5. Alprazolam. A derivative of benzodiazepine of medium duration of action, causes central nervous system depression from mild sedation to coma, depending on the dose. Absorption after ingestion is rapid and occurs within 2 hours. It can pass through the placenta, the blood-brain barrier, and penetrate into breast milk. The bond with plasma proteins is 80%. It is metabolized in the liver by hydroxylation to low-activity (≤ 1/2 of alprazolam activity) or inactive metabolites. Elimination by the kidneys (in the form of compounds with glucuronic acid). Accumulation during repeated administration is minimal (refers to benzodiazepines with an average half-elimination period), elimination after discontinuation of treatment is rapid. After withdrawal, the plasma concentration decreases to subclinical within 24 hours. It is not removed during hemodialysis .
6. Flunitrazepam. After oral administration at a dose of 1 mg, the maximum concentration is noted after 0.75-2 hours and is 6-11 ng / ml. Bioavailability reaches 70-90%. Eating reduces the rate and degree of absorption. Binding to blood proteins is approximately 78%. Daily intake is accompanied by moderate plasma accumulation. With repeated administration, the equilibrium concentration of flunitrazepam in plasma is reached after 5 days and at a dose of 2 mg is at least 3-4 ng / ml. The equilibrium concentration of pharmacologically active N-demethylmetabolite is almost identical to that of the starting substance. The volume of distribution in the equilibrium state is 3-5 l/kg. Quickly penetrates into the cerebrospinal fluid. Slowly passes through the placental barrier, penetrates into breast milk. It is metabolized in the liver (10-15% at the first pass). The main metabolites in plasma are 7-aminoflunitrazepam and norflunitrazepam, in urine – 7-aminoflunitrazepam. It is excreted mainly by the kidneys mainly in the form of metabolites and with feces. The half–life of flunitrazepam is 16-35 hours, the half-life of norflunitrazepam is 28 hours. Reduces excitability of subcortical structures of the brain, inhibits polysynaptic spinal reflexes. The hypnotic effect develops quickly and lasts 6-8 hours. It also has a sedative, anxiolytic, muscle relaxant (central) and anticonvulsant effect. Reduces psychomotor activity, causes amnesia .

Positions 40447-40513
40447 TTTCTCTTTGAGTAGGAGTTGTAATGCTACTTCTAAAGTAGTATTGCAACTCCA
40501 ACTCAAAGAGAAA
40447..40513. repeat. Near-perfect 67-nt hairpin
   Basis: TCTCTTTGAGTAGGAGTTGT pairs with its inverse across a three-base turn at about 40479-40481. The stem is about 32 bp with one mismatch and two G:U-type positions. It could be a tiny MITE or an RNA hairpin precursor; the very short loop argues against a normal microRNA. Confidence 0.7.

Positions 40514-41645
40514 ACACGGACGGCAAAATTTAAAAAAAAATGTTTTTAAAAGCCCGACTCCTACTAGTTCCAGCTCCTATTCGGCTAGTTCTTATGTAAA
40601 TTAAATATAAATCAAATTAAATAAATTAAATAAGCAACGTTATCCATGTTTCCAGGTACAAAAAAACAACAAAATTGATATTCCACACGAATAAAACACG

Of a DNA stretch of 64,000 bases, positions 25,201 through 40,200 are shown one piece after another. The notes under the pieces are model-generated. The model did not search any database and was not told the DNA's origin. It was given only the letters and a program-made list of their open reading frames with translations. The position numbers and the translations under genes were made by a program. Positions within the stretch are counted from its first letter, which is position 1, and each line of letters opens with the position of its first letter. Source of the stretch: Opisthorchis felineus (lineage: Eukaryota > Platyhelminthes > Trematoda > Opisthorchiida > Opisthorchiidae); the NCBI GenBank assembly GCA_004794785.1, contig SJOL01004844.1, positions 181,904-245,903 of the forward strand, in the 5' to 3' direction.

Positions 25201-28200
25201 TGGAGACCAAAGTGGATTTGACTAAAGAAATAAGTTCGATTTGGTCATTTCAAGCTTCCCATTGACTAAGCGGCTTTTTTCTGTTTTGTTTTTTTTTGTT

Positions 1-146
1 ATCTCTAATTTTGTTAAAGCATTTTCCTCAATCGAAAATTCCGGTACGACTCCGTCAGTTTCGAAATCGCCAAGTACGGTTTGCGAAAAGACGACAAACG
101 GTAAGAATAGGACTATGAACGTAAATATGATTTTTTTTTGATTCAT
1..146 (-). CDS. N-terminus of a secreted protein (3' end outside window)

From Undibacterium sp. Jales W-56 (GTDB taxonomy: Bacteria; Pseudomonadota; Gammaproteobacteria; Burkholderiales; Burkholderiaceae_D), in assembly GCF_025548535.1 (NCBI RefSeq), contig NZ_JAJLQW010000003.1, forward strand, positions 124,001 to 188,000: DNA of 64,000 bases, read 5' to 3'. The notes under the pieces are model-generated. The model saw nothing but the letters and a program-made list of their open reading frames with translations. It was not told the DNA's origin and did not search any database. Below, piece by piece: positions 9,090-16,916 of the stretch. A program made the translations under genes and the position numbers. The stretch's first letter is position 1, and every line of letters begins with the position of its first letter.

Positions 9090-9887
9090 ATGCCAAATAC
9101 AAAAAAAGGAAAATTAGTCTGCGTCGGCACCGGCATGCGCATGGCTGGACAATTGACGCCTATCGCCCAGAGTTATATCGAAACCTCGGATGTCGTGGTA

7. Clonazepam. Clonazepam is well absorbed from the digestive tract. Oral bioavailability is 90%. When ingesting a single dose of the drug, the maximum concentration in the blood serum is observed after 1-4 hours. Clonazepam binds approximately 85% to blood proteins. The drug passes through the blood-brain and placental barriers, also penetrates into the mother’s milk. The volume of distribution is 1.8-4.4 l/kg. It is metabolized in the liver to pharmacologically inactive metabolites. The half-life is 20-60 hours. It is excreted mainly in the urine in the form of metabolites. Less than 0.5% of the dose of the drug is excreted unchanged by the kidneys .
At the moment of reaching the maximum serum concentration, hypnotic doses of benzodiazepines to one degree or another cause nausea, fatigue, impaired coordination of movements, slowing of reaction, deafness, anterograde amnesia. Cognitive functions suffer less than motor functions. If the drugs are taken at night, the preservation of these phenomena after waking up is considered as a side effect. They can greatly interfere with driving and other activities; it is extremely dangerous to drink alcohol at the same time. The severity of these disorders clearly depends on the dose, but a person may not notice them: most patients underestimate how far their condition is from the norm. Daytime drowsiness can also be a side effect, although treatment reduces drowsiness caused by chronic insomnia. The risk and severity of side effects increase with age; age-related changes in both pharmacokinetics and pharmacodynamics play a role here [4, 7].